Around the time that K was born, a scant five years ago, I was suddenly highly interested in photography. That’s just how it seems to happen. Spouse + spouse + kid= instant interest in photography. I’d always liked it, just hadn’t previously had so much inspiration and was okay with paint-and-shoot with a decent zoom lens. But that doesn’t cut it with kids. There’s too much detail to capture and they are never (ever) still. Unless they’re sleeping. I tried repeatedly to capture a beautiful photo of K’s eyes before they changed from blue to brown. They were fascinating to me and I knew that beyond just her eyes, as a new parent I was being barraged with moments that would never. come. back. (I never did get a good photo of them, dangit.)
So I played and played and was lucky enough to have access to a good camera. Not that I fully took advantage of it, because I was always shooting on auto. Had no idea what all of the features did or how to shoot in manual with something other than a white or black exposure as a result of it. I did learn to change the lenses to capture different things, but was lucky that there were already lenses with the camera to try, or I would’ve had no idea how different the lens options are.
Blogging and the attempt to capture subtle detail brought photography to a whole new place. I’d had a lot of experience with Photoshop, but eventually grew impatient with having to do so much editing. I finally realized (ta da!) that exposure was my chief problem, and while I knew, in theory, that adjusting the ISO, aperture and shutter speed were the keys to success, I had no idea how to make those adjustments and had no rules of thumb to follow. For three years I lived in a place with plenty of opportunities to use beautiful, natural light and then when I moved back to the mid-atlantic with a cloudy, yucky winter… I was frustrated.
I tried a few e-book things. None of them were all that helpful to me. And then one day I saw a Groupon for a seminar. I was hoping it wasn’t one of those things where I’d be one of a dozen people in a conference room because I don’t enjoy being on the spot, I just wanted to be able to watch and learn in a format where I could ask questions if I wanted to. (How did I graduate with an art degree and not take a photography class? I think it was that the classes conflicted with another specialty area. I’ve kicked myself repeatedly over this.)
The seminar, who is not compensating me in any way for this blog post and has no idea who I am, was with the McKay Photography Academy. I know that there are others out there– this just happens to be the one that was in the right place at the right time for me. I registered myself and a friend and we went on our way. They travel all over the US, but this one was at the University of Maryland University College.
Holy moly, I was not one of a dozen. There were actually probably several hundred of us in an auditorium. But I thought that was fantastic– because in a room that large and dark we were all able to sit back and use our cameras during the presentation. They encouraged us to use the camera during the presentation. That was the best! I was listening and trying things out and improving as I sat there. I was so inspired by the seminar and was ready to run out and try more. They had multiple photographers available to answer questions during the two breaks, which I thought was great even though I didn’t have any. I’m hoping there’ll be another Groupon for the intermediate class that they’re doing later this year.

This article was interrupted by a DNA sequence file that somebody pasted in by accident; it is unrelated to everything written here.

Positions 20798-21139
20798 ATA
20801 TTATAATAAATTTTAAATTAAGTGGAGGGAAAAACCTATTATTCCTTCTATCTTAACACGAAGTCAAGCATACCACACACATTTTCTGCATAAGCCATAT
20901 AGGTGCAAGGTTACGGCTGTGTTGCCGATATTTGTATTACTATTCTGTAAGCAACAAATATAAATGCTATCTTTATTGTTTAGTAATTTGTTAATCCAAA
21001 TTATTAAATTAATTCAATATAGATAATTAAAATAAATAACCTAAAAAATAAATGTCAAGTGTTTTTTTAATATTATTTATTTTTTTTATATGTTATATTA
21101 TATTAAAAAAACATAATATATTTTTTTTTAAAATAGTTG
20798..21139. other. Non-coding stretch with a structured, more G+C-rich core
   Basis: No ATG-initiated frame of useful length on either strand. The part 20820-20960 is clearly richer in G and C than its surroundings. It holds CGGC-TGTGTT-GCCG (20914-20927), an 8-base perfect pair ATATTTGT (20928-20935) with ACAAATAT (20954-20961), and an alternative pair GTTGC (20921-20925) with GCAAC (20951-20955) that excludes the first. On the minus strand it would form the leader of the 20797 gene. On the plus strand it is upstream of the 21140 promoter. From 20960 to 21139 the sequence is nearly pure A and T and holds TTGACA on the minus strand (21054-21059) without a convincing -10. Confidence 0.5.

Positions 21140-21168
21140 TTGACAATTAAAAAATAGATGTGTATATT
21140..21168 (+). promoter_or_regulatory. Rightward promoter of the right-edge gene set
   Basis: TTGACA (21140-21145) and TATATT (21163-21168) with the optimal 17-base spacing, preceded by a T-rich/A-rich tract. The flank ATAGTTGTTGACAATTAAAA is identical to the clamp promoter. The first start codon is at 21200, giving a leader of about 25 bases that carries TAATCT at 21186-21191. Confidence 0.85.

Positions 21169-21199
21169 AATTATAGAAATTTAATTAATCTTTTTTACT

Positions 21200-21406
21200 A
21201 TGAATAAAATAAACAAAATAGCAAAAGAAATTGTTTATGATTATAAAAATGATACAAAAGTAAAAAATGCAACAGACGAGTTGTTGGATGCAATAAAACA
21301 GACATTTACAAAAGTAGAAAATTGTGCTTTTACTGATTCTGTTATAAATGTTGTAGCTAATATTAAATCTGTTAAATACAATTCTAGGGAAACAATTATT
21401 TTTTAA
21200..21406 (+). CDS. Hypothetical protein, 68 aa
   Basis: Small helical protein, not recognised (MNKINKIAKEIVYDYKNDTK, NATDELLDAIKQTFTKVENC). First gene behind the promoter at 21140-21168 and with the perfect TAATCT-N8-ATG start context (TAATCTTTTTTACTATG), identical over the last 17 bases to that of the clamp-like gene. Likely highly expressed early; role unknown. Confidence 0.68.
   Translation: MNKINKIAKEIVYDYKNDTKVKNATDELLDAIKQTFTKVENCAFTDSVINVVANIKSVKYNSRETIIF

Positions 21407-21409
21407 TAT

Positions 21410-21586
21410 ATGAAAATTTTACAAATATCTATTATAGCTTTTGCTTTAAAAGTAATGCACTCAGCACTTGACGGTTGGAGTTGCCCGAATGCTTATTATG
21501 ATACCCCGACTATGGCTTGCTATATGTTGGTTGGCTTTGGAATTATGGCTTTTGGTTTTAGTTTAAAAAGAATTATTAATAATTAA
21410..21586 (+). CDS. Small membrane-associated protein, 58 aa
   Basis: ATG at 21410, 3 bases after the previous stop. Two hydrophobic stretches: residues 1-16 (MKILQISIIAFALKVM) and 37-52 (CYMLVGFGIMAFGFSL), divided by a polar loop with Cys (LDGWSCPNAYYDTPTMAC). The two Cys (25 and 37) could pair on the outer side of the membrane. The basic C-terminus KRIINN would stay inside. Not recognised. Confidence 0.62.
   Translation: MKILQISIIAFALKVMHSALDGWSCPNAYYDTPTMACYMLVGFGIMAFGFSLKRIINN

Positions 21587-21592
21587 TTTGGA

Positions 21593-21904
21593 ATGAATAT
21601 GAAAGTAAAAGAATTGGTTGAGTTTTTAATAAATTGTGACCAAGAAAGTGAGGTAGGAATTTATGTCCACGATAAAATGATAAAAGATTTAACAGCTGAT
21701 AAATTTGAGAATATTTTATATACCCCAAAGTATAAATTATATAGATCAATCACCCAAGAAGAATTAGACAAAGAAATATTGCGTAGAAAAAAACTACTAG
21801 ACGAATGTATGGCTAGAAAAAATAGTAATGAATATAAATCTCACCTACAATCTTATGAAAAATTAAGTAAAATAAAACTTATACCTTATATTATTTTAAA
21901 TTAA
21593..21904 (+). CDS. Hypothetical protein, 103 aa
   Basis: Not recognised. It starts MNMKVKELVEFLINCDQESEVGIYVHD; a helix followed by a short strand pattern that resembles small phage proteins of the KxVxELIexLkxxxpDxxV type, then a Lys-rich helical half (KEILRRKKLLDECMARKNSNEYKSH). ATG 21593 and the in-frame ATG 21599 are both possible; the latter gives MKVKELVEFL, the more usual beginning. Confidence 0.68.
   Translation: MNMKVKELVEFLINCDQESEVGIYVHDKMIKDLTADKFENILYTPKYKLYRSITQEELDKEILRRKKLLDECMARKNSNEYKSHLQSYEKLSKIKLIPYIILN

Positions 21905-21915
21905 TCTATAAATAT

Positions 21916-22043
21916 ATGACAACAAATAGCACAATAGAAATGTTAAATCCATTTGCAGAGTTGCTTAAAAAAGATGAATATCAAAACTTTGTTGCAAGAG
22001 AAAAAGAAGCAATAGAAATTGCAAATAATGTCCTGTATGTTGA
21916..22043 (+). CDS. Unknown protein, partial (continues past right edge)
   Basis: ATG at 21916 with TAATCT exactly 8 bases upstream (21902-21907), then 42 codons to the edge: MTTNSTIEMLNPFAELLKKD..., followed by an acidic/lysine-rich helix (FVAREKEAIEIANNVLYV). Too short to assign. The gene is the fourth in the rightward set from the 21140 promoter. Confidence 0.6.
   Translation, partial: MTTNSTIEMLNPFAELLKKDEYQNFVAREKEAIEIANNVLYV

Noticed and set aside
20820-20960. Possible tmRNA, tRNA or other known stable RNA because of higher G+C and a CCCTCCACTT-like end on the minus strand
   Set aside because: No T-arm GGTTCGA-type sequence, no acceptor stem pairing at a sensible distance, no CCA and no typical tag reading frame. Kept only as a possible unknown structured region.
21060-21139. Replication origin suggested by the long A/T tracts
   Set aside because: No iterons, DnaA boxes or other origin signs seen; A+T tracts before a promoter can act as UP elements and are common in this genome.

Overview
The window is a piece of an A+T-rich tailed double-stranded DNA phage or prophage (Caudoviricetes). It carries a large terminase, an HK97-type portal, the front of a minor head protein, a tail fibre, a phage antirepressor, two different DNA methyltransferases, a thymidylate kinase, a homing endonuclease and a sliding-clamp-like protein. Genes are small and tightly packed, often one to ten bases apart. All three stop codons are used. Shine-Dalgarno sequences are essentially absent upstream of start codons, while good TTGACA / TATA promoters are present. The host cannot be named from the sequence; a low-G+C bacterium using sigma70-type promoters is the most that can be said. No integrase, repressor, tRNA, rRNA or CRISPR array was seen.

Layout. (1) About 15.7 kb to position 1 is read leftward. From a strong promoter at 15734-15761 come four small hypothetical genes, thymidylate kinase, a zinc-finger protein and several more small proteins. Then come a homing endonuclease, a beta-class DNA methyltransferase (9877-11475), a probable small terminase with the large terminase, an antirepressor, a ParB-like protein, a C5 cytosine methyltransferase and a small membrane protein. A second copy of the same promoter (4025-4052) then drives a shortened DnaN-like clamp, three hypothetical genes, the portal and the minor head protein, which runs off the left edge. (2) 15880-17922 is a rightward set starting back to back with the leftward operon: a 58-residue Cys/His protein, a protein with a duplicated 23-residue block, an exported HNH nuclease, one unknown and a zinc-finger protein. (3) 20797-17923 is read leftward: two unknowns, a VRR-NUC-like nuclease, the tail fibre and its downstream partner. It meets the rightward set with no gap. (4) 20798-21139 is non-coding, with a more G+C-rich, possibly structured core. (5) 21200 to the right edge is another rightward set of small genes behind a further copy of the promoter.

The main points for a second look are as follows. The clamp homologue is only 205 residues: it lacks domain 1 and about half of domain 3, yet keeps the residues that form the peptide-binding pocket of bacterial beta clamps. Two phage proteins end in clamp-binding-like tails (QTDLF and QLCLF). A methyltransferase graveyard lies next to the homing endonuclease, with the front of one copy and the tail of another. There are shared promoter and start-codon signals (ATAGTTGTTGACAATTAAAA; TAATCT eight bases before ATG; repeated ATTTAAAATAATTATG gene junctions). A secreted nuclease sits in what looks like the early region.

|I was ridiculously proud of this image when I took it. You can tell (mostly) what’s going on! The room was soooo dark. The people are David (L) and Ally (R). They teach the photography seminars and there’s another instructor that teaches Photoshop.|
|Also quite proud of this photo I took in a bar during the dinner break. It was crazy dark there, too. Didn’t really expect to ever have a reason to post bar photography on crafterhours. First time for everything?|
I tell you all of this because there is soooo much discussion of photography on blogs. We’ve gotta talk about it and celebrate it because in many cases the photos are the blog. Adrianna and I have both evolved as photographers since our blog’s beginnings. And not without a lot of work trying to figure out what we were doing wrong. (Step 1: Avoid the on-camera flash at nearly all costs.)
Relatedly, in case you’re wondering what we use, we both have Nikons. When we’re shooting crafty stuff we most often use a Nikon 50mm lens with a 1.8 f-stop. Adrianna had one first and then I had to be just like her. It’s awesome because it lets lots of light into the camera and that’s what’s required to take photos inside of a dark-ish house. There’s one like it on the Stuff We Use page if you have no idea what I’m talking about. You can find a similar lens for Canon pretty easily.
As far as editing, I most often use the software that comes with Macs– iPhoto. If I feel the need to get fancy or I’m photographing people in shots that may end up in frames someday, I’m editing occasionally with Picnik and most often with Photoshop, using Pioneer Woman (free and a great place to start!) or Paint the Moon (worth the investment!) actions.
So as a result of 1) having a good camera 2) being interested and 3) having learned a bunch, I was able to shoot my brother and his fiancee recently. We’d done a session 18 months ago that turned out beautifully, but was more a result of fantastic weather and lighting and cute subjects. Despite the fact that it was a cold, cloudy December day, we still ran like crazy people around the Nation’s Capital for four hours and got some shots that we were all happy with. More on that shortly…